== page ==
Grill Yourself: The 2020 BMW 7 Series

Matt Posky
by Matt Posky
grill yourself the 2020 bmw 7 series

Following leaked images that made the rounds online, BMW has officially taken the wraps off the 2020 7 Series. The latest update to the German manufacturer’s luxury line plays host to an almost comically oversized kidney grille, slimmer headlamps, and some zestier powertrain options.

However, before we get into technical and mechanical upgrades, we need to address the elephant in the room. The 7 Series’ new styling is not inelegant, but that grille occupies an alarming amount of space. BMW updated the look to more closely resemble its new X7 SUV and decided that meant installing a similarly massive chromed beak.

Fortunately, the rest of the car’s exterior sees more tasteful updates. A set of thinner headlights flank the hulking metal maw and a redesigned front bumper gives the car a more luxurious but less sporty image. Out back, a set of integrated tailpipes adorn the bumper, above which lie updated taillights that, again, are reminiscent of the X7, but work well enough with the sedan.

The interior is largely the same as before and is still very easy on the eyes — and probably on the ass, thanks to standard Dakota leather seats. You can upgrade to Nappa or Merino leather if you want to spend the coin. If you’re the sort of person who like being chauffeured in your 7 Series, you may also want to consider the executive rear seat package. This option removes the bench and replaces it with a pair of ultra-plush lounge seats, complete with their own entertainment systems.

As for the truly important changes, the buffet of tech offered in last year’s model has only grown larger. The 2020 7 Series’ standard equipment includes air suspension, wireless device charging, soft-close doors, a panoramic glass roof, a Wi-Fi hotspot, Apple CarPlay, ambient lighting, and gesture controls. There’s also thicker glass on higher trimmed models to keep the cabin even quieter than it already was.

Still, it’s probably the engine (and price) that dictates which trims most shoppers settle on. The 740i houses a 3.0-liter inline-six making 335 horsepower and 330 pound-feet of torque. BMW claims it’s good for a 0-to-60 blast of 5.3 seconds. The 750i adds more power and a couple of cylinders with its upgraded V8, which boasts 523 hp and 553 lb-ft. Thanks to mandatory xDrive, the automaker says 60 mph can be had in just 3.9 seconds.

The V12 M760i is also xDrive only, which should come in handy when owners deploy its 600 horsepower and 627 foot-pounds to the pavement. However, if that’s not your bag, BMW has a plug-in hybrid model, the 745e, which mates the base inline-six to an electric motor. Combined, the duo makes 389 hp and 442 lb-ft. The upsized 12.0-kWh, lithium-ion battery should also improve the vehicle’s maximum range, but BMW isn’t ready to say by how much.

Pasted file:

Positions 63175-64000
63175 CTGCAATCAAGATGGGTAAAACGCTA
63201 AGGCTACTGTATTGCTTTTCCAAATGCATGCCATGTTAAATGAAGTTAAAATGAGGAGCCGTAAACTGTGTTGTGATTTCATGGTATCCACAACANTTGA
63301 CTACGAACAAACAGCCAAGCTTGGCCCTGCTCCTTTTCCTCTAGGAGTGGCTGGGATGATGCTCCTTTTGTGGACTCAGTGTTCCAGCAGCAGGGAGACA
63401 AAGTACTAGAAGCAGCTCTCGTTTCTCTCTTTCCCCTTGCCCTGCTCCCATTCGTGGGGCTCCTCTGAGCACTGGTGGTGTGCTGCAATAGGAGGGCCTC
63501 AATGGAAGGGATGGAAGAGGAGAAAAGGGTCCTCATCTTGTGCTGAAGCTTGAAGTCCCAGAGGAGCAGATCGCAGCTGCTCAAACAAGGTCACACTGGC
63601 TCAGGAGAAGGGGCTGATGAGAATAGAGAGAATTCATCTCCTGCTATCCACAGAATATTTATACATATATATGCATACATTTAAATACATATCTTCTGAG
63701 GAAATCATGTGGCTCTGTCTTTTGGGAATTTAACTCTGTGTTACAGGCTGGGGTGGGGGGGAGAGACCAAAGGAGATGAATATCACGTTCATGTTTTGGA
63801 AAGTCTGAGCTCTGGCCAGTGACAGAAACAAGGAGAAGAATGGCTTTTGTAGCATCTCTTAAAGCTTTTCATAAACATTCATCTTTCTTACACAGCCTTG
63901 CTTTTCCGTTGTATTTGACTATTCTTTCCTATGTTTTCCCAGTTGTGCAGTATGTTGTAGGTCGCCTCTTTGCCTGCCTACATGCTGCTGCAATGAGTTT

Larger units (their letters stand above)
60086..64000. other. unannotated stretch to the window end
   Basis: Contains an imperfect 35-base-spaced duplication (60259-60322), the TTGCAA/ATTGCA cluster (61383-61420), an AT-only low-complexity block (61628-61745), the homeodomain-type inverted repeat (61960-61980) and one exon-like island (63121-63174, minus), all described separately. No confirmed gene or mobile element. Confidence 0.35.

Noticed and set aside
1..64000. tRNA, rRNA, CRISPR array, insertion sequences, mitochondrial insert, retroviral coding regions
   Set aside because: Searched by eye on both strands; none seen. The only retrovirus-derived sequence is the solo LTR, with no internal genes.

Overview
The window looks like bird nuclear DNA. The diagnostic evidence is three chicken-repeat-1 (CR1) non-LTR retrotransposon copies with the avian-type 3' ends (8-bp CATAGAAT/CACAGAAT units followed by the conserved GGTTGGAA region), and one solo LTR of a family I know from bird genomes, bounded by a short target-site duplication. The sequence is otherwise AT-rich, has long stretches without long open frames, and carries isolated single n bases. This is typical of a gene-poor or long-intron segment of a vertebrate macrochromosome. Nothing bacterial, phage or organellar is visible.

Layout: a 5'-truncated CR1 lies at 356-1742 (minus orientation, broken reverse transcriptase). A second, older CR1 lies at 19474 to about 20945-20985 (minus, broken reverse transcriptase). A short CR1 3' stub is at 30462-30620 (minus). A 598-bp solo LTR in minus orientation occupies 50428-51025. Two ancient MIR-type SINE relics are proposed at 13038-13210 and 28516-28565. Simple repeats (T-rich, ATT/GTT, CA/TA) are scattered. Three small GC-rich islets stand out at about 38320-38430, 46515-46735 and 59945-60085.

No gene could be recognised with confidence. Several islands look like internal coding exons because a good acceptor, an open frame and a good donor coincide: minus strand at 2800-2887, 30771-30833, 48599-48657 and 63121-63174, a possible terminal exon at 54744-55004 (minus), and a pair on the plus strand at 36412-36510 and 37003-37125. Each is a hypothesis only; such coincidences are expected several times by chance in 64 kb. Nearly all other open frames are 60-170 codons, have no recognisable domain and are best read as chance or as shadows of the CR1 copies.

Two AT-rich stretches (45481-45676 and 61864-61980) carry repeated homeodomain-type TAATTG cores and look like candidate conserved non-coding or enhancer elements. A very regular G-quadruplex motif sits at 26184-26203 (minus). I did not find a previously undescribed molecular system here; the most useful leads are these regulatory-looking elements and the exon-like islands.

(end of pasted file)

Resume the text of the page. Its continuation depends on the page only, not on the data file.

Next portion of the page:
An eight-speed Sport Steptronic system will be the sole transmission on all trims. Standard safety equipment includes blind spot monitoring, forward collision warning with automatic braking, parking sensors and a 360-degree camera. Electronically controlled dampers and two-axle air suspension with automatic self-leveling are also standard, as is he ability to up the ride height by 0.8 inches with the touch of the button (in case you find yourself confronting a rather nasty speed bump or steep driveway).

The only thing we were surprised to see as an optional extra was BMW’s Active Cruise Control with Stop & Go — not because it’s commonplace within the industry, but because this is an upper echelon luxury sedan. But you can still get it if you have the cash, as well as goodies like BMW’s trick Back-Up Assistant, rear collision prevention, cross traffic alerts, lane keeping with assist, and so on. Basically, if the technology exists, you can probably tack it on.

Sales for the new 2020 BMW 7 Series should begin in April 2019, with pricing to be announced in a month or two.

[Images: BMW]

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  • Roberto Esponja Roberto Esponja on Jan 17, 2019

    I usually love waterfall grilles, but this one is obnoxious. They should have increased the number of slats, using thinner ones, and spaced them closer together.

  • Ryoku75 Ryoku75 on Jan 17, 2019

    I dunno what bugs me more, the grille or the absolutely stupid face. D 8] D

  • Johnds Years ago I pulled over a vehicle from either Manitoba or Ontario in North Dakota for speeding. The license plates and drivers license did not come up on my dispatchers computer. The only option was to call their government. Being that it was 2 am, that wasn’t possible so they were given a warning.
  • BEPLA My own theory/question on the Mark VI:Had Lincoln used the longer sedan wheelbase on the coupe - by leaning the windshield back and pushing the dashboard & steering wheel rearward a bit - not built a sedan - and engineered the car for frameless side windows (those framed windows are clunky, look cheap, and add too many vertical lines in comparison to the previous Marks) - Would the VI have remained an attractive, aspirational object of desire?
  • VoGhost Another ICEbox? Pass. Where are you going to fill your oil addiction when all the gas stations disappear for lack of demand? I want a pickup that I can actually use for a few decades.
  • Art Vandelay Best? PCH from Ventura to somewhere near Lompoc. Most Famous? Route Irish
  • GT Ross The black wheel fad cannot die soon enough for me.